“If you think of beds that might be needed, we have a maximum of up about 150 ICU beds. When a model is developed, it is established that when we are really hit we would need up to 50 000 beds and approximately 2 000 ICU beds,” the president said.
He added that one “highly-trained nurse” would be needed for two ICU beds and a doctor for four ICU beds.
“We would quickly realise that we don’t have the personnel to do that,” Masisi said.
“This ailment spreads faster than the wildfire and that is why we prevention will always be our primary strategy,” he said.
Masisi also said that the Public Health Act was limited in powers in terms of dealing with the virus for a longer period.
He said the director of public health was not empowered to deploy other state resources like the army in times like this.
State of emergency and alleged tender irregularities
While they were aware that numbers would not favour them, opposition parties spent time expressing themselves and explaining their robust opposition to the state of emergency.
United Democratic Front Member of Parliament and leader of the opposition benches, Dumelang Saleshando, said they just had to make their stance clear especially in the proceedings that were carried live on national television and radio as well as on social media platforms.
Saleshando said they were worried that the state of emergency would give Masisi more powers to take decisions unilaterally and that it could also lead to tender irregularities.
He further argued that the army does not need a state of emergency to be deployed as “they would normally around this time of Easter be out there in the streets helping out”.
Saleshando accused Masisi and his party of battling to come up with concrete reasons that qualifies the declared state of emergency and that if the Public Health Act had limited powers, it could have been brought to the House for amendment like had happened with other acts.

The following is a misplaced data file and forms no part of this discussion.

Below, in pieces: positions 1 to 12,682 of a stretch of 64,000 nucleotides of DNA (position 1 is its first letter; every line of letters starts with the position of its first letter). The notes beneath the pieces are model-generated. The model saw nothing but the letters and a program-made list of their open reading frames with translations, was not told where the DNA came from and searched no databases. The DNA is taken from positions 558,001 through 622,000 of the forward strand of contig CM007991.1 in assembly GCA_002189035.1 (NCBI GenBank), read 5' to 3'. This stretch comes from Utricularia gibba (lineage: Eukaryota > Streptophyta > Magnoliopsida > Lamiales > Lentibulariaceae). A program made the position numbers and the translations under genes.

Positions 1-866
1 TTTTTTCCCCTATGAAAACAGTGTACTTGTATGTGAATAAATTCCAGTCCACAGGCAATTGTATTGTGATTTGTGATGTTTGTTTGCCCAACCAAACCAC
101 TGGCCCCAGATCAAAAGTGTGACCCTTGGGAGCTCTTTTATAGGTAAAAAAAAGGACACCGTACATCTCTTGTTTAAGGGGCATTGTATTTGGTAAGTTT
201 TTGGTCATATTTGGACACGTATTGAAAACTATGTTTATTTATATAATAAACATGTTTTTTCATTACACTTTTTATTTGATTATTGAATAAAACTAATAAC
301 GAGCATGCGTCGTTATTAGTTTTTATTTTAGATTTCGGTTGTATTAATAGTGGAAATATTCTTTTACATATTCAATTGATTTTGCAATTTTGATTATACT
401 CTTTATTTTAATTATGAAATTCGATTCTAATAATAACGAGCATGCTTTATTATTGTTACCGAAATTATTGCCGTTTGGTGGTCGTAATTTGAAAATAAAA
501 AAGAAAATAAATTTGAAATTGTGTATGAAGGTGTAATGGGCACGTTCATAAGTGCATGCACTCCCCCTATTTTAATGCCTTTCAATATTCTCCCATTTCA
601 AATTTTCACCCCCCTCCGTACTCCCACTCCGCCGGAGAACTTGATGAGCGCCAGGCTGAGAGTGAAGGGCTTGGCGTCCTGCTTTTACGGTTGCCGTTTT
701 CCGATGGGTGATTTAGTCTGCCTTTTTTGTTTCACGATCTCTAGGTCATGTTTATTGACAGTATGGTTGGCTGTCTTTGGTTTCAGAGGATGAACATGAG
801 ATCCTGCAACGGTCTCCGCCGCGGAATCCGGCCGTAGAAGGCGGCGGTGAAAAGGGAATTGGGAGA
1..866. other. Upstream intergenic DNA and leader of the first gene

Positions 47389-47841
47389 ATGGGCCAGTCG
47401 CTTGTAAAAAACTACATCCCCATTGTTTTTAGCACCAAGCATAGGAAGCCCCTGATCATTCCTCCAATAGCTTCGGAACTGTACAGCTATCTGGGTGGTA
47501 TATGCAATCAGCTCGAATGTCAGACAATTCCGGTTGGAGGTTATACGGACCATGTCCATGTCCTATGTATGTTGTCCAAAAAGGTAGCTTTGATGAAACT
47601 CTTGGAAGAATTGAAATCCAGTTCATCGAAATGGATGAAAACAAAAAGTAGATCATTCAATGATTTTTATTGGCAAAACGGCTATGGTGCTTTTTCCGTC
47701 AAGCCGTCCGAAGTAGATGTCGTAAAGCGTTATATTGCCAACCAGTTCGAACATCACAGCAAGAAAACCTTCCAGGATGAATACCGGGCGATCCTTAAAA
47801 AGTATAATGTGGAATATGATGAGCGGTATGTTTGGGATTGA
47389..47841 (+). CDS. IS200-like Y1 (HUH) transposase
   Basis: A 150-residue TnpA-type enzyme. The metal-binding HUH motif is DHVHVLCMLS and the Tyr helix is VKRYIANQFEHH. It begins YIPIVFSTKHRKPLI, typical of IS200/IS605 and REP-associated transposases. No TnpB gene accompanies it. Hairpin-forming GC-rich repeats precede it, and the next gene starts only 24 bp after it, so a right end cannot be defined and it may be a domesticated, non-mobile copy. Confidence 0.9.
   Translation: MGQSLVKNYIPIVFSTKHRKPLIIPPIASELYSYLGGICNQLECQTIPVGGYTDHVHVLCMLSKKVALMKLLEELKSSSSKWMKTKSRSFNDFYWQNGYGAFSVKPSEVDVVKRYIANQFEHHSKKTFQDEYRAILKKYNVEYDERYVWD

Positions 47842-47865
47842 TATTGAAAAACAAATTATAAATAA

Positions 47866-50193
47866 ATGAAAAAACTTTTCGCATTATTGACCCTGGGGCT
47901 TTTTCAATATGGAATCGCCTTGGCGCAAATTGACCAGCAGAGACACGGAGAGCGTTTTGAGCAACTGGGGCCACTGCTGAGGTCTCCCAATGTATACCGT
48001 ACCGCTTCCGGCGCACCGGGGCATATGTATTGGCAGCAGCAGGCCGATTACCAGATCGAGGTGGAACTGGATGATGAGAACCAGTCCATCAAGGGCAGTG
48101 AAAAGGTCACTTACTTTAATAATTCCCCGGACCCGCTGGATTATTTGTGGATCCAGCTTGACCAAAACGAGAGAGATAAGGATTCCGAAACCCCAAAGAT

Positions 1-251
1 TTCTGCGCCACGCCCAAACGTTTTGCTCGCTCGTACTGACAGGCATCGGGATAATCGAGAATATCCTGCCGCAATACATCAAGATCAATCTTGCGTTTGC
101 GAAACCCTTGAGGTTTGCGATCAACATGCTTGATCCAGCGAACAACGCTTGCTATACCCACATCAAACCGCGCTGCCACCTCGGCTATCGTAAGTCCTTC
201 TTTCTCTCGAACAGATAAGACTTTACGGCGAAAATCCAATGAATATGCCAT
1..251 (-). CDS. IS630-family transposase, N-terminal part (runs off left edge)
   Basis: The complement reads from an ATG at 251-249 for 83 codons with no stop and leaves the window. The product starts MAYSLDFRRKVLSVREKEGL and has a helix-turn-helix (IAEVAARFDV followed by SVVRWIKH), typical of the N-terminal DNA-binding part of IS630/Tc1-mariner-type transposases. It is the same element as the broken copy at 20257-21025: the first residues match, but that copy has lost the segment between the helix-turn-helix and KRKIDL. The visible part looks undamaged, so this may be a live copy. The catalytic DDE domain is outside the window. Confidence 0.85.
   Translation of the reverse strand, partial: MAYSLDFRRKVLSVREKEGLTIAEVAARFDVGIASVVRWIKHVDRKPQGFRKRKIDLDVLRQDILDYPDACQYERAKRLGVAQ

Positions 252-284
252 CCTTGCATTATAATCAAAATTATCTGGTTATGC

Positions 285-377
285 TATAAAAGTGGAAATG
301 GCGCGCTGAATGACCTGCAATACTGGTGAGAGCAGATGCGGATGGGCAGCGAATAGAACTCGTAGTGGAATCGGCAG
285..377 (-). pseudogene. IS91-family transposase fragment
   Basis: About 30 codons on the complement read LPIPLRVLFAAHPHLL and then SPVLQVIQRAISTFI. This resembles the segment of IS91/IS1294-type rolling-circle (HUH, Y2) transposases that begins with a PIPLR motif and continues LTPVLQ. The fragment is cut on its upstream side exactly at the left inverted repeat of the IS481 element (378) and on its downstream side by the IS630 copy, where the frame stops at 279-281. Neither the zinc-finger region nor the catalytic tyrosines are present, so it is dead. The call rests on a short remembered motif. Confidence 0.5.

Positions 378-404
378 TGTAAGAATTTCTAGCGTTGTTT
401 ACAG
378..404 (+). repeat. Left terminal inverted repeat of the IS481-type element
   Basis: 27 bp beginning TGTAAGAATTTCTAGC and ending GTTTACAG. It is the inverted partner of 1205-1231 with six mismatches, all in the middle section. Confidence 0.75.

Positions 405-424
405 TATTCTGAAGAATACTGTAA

Saleshando said the notice of the state of emergency was “suspicious” and not solely aimed at fighting the virus.
He alleged tenders were already awarded to some people with political connections without going through the public tender process.
“The intention is to steal from government,” the opposition leader said.
He was challenged by Botswana’s deputy president, Slumber Tsogwane, to produce evidence for his allegations which he could not.
Meanwhile, Masisi said this week his only intention with the state of emergency was in the best interests of the citizens.
“There cannot be any dictator under our constitution. I used the constitution to come and plead with you, not direct you to endorse the measures I am proposing,” he said.
He said the judiciary and the media would provide the “checks and balances required”.
“I intend using the declaration of the state of emergency solely for the purpose of protecting our people against the decimating potential of the novel Covid-19 virus,” Masisi said.
Meanwhile, a decision was taken for parliamentarians to self-isolate, except for those who felt their homes or options at their disposal were not good for that.
In that case, they would be provided with a place by the state.